Monday, November 3, 2014

Villa Associated with "Ben Hur" to be Concreted Over

Italian municipal authorities have announced plans to concrete over the villa of the real life arch-enemy of Ben Hur, Roman General Messalla.

Meanwhile, off in the increasingly out-of-touch reaches of archaeological blogosphere, a professor of some academic distinction has dredged up his version of an old exchange concerning the merits of the UK's Treasure Act and PAS as compared to the "state control" approach of countries like Italy.

Yes, much has happened since 1999.  PAS has recorded 1 million finds.  And, what of the supposedly superior "Italian approach?"   Click on the label for "poor stewardship" and make up your own mind.

5 comments:

John H said...

Nothing new here Mr Tompa, it's David Gill being David Gill; the anti-detecting, collecting, whinger extraordinaire, at whose feet Barford prostrates himself.

NOTE where Gill writes:-

Is it time that we heard more about the protection of unrecorded archaeological sites in the UK and less about the recording of portable stuff that has been hoiked out of the ground?

This old chestnut has been around for years, and is carefully worded code for: Let's Schedule the entire land surface as a vast archaeological site, in effect making it a playground for the elite, er, that is, Gill and his pals...and it secures their future employment having it embodied in Law.

It effectively abolishes private collecting and makes criminals out of those who do. Oh, yes, it's a very Soviet notion.

Best wishes

John Howland
England

Cultural Property Observer said...

A scholar-dealer asked me to post this:

"A simple question is this: What would you rather have, a coin hoard that ends up dispersed but has been found by a metal detectorist and declared so that it could be excavated properly and recorded prior to sale, or a hoard that has been illegally excavated and dispersed? So close down PAS (a la Gill) and make England like Italy. Bravo..."

John H said...

Mr Topma, your 'scholar-dealer' has got it in one.

The success of the PAS, which effectively gives the seal of approval to metal detecting and collecting, is a painful thorn in the side of the Gill/Barford/Swift ensemble who hate the status quo. Hence, they want it closed down.

If they really want to make England more like Italy they would do us all a greater service by campaigning for Italy's weather!

Best regards

John Howland
England

Cultural Property Observer said...

This post has generated lots of activity on Mr. Barford's blog, much of it a rather tangential discussion of whether this Massalla was or was not the real inspiration for the character in Ben Hur. Be that as it may, our "Scholar-Dealer" has responded to Mr. Barford's latest questions/rant about the Treasure Act and PAS as follows:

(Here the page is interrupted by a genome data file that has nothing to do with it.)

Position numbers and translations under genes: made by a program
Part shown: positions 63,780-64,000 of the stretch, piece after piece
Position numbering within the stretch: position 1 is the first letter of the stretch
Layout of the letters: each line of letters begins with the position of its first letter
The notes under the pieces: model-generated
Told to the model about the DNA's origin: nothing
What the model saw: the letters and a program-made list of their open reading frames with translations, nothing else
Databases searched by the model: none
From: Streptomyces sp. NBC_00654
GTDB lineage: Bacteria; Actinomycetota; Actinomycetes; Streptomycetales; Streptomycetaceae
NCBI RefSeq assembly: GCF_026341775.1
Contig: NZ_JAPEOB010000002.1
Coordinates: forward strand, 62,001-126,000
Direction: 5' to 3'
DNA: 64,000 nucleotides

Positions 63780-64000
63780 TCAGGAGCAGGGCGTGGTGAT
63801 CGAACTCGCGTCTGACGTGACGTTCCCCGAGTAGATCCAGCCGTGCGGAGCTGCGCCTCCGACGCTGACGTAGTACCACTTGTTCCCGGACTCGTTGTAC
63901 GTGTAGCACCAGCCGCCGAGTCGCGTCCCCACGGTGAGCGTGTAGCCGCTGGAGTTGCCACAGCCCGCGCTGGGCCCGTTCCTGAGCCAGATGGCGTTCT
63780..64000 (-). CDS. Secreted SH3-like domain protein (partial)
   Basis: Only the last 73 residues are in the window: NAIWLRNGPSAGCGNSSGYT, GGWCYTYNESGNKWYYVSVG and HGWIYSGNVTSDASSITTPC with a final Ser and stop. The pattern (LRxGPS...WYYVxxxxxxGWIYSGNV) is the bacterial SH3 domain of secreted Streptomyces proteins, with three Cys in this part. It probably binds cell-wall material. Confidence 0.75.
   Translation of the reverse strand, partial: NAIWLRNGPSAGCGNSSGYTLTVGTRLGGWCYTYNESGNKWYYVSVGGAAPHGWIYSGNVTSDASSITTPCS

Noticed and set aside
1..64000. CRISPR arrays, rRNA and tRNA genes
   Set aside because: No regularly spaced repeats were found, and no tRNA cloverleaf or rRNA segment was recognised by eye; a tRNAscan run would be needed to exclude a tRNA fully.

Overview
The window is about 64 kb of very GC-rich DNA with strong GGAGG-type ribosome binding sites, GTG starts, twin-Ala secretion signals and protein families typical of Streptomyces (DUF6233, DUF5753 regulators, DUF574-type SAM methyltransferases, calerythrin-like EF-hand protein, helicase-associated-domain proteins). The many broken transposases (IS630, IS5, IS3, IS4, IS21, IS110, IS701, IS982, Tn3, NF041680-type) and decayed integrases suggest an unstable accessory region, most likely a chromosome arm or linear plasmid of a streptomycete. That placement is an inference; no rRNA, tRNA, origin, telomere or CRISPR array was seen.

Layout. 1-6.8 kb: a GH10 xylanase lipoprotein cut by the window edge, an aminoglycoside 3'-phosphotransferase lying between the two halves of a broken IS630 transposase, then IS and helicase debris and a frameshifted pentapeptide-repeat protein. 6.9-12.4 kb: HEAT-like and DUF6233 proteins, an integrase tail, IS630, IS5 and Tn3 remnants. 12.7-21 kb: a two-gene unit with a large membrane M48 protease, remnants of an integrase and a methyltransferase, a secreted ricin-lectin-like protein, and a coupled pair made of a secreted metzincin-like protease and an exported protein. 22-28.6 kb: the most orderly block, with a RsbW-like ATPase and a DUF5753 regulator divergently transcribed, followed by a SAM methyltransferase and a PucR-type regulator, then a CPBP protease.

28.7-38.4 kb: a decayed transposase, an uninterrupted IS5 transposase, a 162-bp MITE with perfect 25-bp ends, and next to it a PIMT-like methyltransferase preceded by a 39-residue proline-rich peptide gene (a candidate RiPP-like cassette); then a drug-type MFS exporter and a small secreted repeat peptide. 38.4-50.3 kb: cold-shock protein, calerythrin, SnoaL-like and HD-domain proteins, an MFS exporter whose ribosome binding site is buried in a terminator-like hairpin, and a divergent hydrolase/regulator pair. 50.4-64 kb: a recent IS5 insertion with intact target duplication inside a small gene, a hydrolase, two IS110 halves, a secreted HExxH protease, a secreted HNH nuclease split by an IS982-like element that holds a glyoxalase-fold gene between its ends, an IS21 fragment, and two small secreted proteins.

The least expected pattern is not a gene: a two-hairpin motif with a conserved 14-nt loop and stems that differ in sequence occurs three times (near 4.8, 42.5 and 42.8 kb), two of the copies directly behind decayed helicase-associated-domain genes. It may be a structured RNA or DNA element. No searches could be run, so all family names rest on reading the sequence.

1) How many hoards ancient and medieval hoards recovered in England and Wales have been "properly excavated and properly published [die link level] before sale" under the PAS? [let's allow you a level of licence, I presume you meant Treasure Act]

Actually maybe few have because the ones that were immediately declared and then dug up by experts usually were declared treasure trove and bought by a local museum or the state. But, in fact, since the purchase of a hoard by the state is a purchase, even if the payment is officially a reward, what is he talking about? And die link level? Huh?

2) How do you explain the coin hoards reported in England and Wales, quite a number of them, going back to the 18th century, before the Treasure Act? You are familiar with the literature on the pre-PAS ones aren't you (being a "scholar")?

What kind of nonsense is that? Those hoards were reported by local notables who found them of interest. Of course that had nothing to do with the treasure act. They were thought to be of historical importance and would be written about in communications to the Antiquaries Society or wherever.

3) How do you explain hoards reported in Scotland where there is no PAS? You are familiar with the literature on these aren't you (being a "scholar")?

Same reason as above. Also, as in other parts of the UK, many finders feel an obligation to report things - not every finder is ipso facto a crook.

4) Is it the lack of CRIMINALS with whom the dugup antiquities market are willing to deal that is the factor here? Let's have a "scholarly" answer here.

What does this mean? There are no criminals in Scotland?

5) Where does Professor Gill say "close down the PAS"? Let's have a "scholarly" answer here, cite a reference.
Quite true, it is Barford who constantly talks about his hatred for the PAS.

6) In what way does England's Treasure Act (applied to hoards) differ from the Italian legislation regarding stewardship (ownership) applied to hoards? Both vest ownership in the state (in the UK represented by The Crown), there is no difference in the basic pattern of stewardship applied to hoards between the two countries.

Because the English Treasure Act requires the state to properly and fairly compensate the honest finder, whereas the same degree of fairness is NOT present in the Italian laws. Geddit?

Andy Baines said...

Hi peter, I hope all is well ?

Through your link I have just read David Gills blog for the first time (I wont be going back again) and must say it is garbage.

Its like Paul Barfords blog except its even more tedious.

Anyway, keep up the good work.

Regards
Andy